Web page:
Mindfulness vs Anger
Anger: enmity, ire, irritation, rage...we all experience anger but for many of us, the detritus of the emotion piles up over minutes, days, weeks and years and then what? We need only to think about the week that has just ended for some examples where a comment, a person, or a conversation evoked an angry response in us. The question is not whether or not we ever feel the consequences of rage but rather what do we do with that sudden, unstoppable flash of agitation which can completely engulf us- as if something deep within us is sliced open.
For many, perhaps the majority of those of us living today, we stuff it: Early on, a parent or priest or teacher admonished us severely enough that we became the most consummate of actresses and learned to pretend. We paste a smile on our face if we're female or a neutral one if male and become adept at filling ourselves with the unexpressed and the unreconciled.
Is anger truly an emotion? Reaction seems a better noun than does emotion, doesn't it? And that is how we are socialized. Think, The American Sniper, or more recently, Midway...I am coming to believe that war is, fundamentally, institutionalized rage.
The reactions of anger and rage are provoked for 'good' reasons:
Betrayal, injustice, disrespect are only a few of the events which can be transformed by an individual...or a nation to anger and rage. The questions becomes then, what do we do? How do we handle the racing heart rate and sudden red lens of our vision? Do we smile and move on or vow revenge?
Personally, I believe that pretense is toxic. Pretending that the betrayal or injustice did not occur leads to illness individually and collectively. There are more than a few studies of people who suppress anger as suffering far more cancer than do those who express their rage whether in a 'healthy' or unhealthy way.
There are answers- if we open our eyes and hearts: Mindfulness vs Anger
Thich Nhat Hahn, was ordained a monk at the age of sixteen and lived through the horrors of the Vietnam war. He foresaw the dreadful consequences of the Vietnam war for the world. In 1965, he wrote a letter he called In Search of the Enemy of Man to Martin Luther King.
He ended the letter with these words:
"Yesterday in a class meeting, a student of mine prayed: “Lord Buddha, help us to be alert to realize that we are not victims of each other. We are victims of our own ignorance and the ignorance of others. Help us to avoid engaging ourselves more in mutual slaughter because of the will of others to power and to predominance.” In writing to you, as a Buddhist, I profess my faith in Love, in Communion and in the World’s Humanists whose thoughts and attitude should be the guide for all human kind in finding who is the real enemy of Man."
King joined 'the gentle monk' in failed attempts to stop the escalating war. Reflecting on such an unlikely alliance impels us to wonder how different our nation and world would be if these two men had succeeding in stopping that terrible war. What lessons could have been learned...and taught.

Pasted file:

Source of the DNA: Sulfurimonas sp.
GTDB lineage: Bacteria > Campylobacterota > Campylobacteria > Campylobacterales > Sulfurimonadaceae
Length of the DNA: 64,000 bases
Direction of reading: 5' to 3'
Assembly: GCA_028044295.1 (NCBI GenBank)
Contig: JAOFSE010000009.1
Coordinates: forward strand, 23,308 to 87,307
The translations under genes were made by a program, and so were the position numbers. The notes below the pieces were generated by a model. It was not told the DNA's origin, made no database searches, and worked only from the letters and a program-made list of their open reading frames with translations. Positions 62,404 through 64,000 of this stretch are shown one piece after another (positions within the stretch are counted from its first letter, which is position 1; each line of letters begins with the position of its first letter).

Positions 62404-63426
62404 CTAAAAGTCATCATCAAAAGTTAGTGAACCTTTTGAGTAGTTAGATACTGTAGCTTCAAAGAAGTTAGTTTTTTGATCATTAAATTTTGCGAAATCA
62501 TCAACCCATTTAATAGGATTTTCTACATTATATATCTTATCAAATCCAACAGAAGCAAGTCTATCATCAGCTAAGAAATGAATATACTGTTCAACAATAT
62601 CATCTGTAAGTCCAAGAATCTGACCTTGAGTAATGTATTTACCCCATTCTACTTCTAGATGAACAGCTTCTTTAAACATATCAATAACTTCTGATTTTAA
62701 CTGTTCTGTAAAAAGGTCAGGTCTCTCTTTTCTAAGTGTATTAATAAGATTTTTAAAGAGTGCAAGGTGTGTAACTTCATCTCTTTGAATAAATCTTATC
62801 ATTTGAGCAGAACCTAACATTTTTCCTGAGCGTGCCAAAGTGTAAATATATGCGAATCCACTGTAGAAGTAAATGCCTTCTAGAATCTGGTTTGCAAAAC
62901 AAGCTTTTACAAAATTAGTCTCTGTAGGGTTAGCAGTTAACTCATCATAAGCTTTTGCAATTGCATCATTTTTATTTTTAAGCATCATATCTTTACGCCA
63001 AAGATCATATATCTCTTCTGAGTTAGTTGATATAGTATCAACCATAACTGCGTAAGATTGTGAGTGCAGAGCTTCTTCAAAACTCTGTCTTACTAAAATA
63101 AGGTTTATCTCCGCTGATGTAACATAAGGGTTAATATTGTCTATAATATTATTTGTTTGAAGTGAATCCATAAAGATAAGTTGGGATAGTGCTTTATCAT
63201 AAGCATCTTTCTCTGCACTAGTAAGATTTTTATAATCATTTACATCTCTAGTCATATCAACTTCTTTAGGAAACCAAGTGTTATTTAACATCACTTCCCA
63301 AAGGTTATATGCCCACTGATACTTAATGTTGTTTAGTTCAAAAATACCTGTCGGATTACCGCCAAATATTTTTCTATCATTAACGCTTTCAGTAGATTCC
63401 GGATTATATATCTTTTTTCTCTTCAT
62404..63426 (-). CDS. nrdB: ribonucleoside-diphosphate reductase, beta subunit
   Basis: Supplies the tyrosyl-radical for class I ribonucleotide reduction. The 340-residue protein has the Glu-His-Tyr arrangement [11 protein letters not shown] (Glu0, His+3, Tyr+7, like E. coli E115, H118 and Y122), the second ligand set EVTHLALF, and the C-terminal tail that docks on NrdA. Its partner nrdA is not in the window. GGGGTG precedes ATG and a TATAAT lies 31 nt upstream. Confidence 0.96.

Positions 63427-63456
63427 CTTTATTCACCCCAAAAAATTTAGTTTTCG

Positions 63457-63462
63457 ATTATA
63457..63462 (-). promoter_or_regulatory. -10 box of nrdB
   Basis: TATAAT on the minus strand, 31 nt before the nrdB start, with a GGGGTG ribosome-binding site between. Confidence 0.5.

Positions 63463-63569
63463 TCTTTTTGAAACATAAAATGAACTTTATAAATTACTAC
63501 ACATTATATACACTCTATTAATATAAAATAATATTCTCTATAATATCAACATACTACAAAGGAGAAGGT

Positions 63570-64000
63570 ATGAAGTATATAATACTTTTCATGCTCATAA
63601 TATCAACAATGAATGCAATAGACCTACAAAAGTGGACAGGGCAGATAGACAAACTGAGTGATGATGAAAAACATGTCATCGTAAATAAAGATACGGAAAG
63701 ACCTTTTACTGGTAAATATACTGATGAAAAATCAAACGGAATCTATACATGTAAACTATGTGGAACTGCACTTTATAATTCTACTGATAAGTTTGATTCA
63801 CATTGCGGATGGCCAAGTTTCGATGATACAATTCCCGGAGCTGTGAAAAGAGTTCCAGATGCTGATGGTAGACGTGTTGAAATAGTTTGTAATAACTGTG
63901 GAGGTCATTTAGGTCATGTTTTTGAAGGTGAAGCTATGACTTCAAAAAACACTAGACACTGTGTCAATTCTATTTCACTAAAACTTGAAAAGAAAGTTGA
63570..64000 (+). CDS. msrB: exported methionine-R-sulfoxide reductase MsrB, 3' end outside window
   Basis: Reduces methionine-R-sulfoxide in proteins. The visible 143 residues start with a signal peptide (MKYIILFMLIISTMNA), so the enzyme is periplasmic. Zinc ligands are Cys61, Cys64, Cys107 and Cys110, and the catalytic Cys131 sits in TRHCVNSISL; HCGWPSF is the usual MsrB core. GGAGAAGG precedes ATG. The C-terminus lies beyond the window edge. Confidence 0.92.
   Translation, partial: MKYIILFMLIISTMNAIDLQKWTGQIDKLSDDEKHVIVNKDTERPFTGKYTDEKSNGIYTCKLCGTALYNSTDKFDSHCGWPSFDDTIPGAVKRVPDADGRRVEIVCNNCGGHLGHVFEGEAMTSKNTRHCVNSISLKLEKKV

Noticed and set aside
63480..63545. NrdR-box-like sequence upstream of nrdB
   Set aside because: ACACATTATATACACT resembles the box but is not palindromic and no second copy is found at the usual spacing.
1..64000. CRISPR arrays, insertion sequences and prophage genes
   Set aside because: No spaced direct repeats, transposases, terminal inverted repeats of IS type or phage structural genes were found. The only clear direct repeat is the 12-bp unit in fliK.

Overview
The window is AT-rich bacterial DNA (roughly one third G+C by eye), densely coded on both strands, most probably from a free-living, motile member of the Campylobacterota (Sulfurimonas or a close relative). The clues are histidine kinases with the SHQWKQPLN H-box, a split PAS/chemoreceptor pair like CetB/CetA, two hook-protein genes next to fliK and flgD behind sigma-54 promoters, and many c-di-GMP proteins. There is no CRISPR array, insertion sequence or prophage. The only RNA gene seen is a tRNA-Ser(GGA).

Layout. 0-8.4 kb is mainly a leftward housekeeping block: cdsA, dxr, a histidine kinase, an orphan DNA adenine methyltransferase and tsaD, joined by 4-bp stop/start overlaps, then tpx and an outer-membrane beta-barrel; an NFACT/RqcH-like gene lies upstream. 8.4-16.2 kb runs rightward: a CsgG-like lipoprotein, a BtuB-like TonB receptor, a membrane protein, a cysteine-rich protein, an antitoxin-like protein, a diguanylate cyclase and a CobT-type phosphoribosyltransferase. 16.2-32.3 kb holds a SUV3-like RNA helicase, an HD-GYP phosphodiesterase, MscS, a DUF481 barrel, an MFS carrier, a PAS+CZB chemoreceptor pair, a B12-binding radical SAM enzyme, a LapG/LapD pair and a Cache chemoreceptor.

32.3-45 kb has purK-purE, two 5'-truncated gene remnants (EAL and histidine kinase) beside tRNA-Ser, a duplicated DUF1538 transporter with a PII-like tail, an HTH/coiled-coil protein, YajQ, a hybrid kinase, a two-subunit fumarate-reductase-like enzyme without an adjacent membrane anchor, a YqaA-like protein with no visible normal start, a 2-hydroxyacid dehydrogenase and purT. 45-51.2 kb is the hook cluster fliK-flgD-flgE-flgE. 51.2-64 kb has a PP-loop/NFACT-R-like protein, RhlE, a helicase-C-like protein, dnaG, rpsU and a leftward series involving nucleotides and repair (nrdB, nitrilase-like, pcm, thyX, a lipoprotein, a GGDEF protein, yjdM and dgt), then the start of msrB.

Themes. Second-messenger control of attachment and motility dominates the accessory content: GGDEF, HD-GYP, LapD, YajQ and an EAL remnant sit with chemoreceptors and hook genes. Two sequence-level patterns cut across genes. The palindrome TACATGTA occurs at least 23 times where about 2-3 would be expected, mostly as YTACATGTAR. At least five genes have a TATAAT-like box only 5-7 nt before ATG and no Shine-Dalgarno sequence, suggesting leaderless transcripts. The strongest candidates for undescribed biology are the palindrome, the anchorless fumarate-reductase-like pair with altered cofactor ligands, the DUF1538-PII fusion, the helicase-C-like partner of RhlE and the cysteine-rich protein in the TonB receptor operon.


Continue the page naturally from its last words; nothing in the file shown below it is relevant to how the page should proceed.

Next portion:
I am reminded, once again, of the astounding similarities between Buddhism and Christianity:
- the reality of suffering,
- the eternal paradox of good and evil, brutality and beauty
- and the command to forgive the enemy,
- the fact that we must pray for our leaders and that we must not hate them.
The monk explains that his concept of mindfulness teaches us how to take suffering, our own and that of others, how to make use of suffering and transform it into peace and compassion:
'We cannot understand the kingdom of God without suffering. Suffering must exist...in order to understand the true nature of things. Suffering and garbage are both organic..the garbage becomes flowers...We have created a lot of garbage during the twentieth century...we do not know how to transform the garbage into flowers....We need friends to teach us.'
The actor Bradley Cooper playing Chris Kyle in An American Sniper declares to a fellow Seal that the reason he and the country he loves are there is due to evil.
"There is evil here, we have seen it," states Cooper, justifying their presence in this endless war worlds away from Texas, his wife and children.
"There is evil everywhere," replies his friend, unconvinced.
"It seems that Americans are caught in Iraq," states Thich Naht Hahn...
I think there should be an awakening in America...a realization that the reason for the war in Iraq and Afghanistan was a belief that there were weapons of mass destruction...but they were never found.... that this is a serious ethical problem....I think America is creating more terrorists not less...
"What would compassion look like, let's say, for a terrorist?" the monk is asked by Krista Tippet in an On Being interview.
"The terrorists are victims of their wrong perceptions of us....just as we are victims of their wrong perceptions of us....we should not hate our leaders but support our leaders...."
You are me and I am you.
It is obvious that we are inter-are.
You cultivate the flower in
yourself so that I will be beautiful.
I transform the garbage in myself so
that you do not have to suffer.
I support you you support me.
I am here to bring you peace
you are here to bring me joy.
- Thich Naht Hahn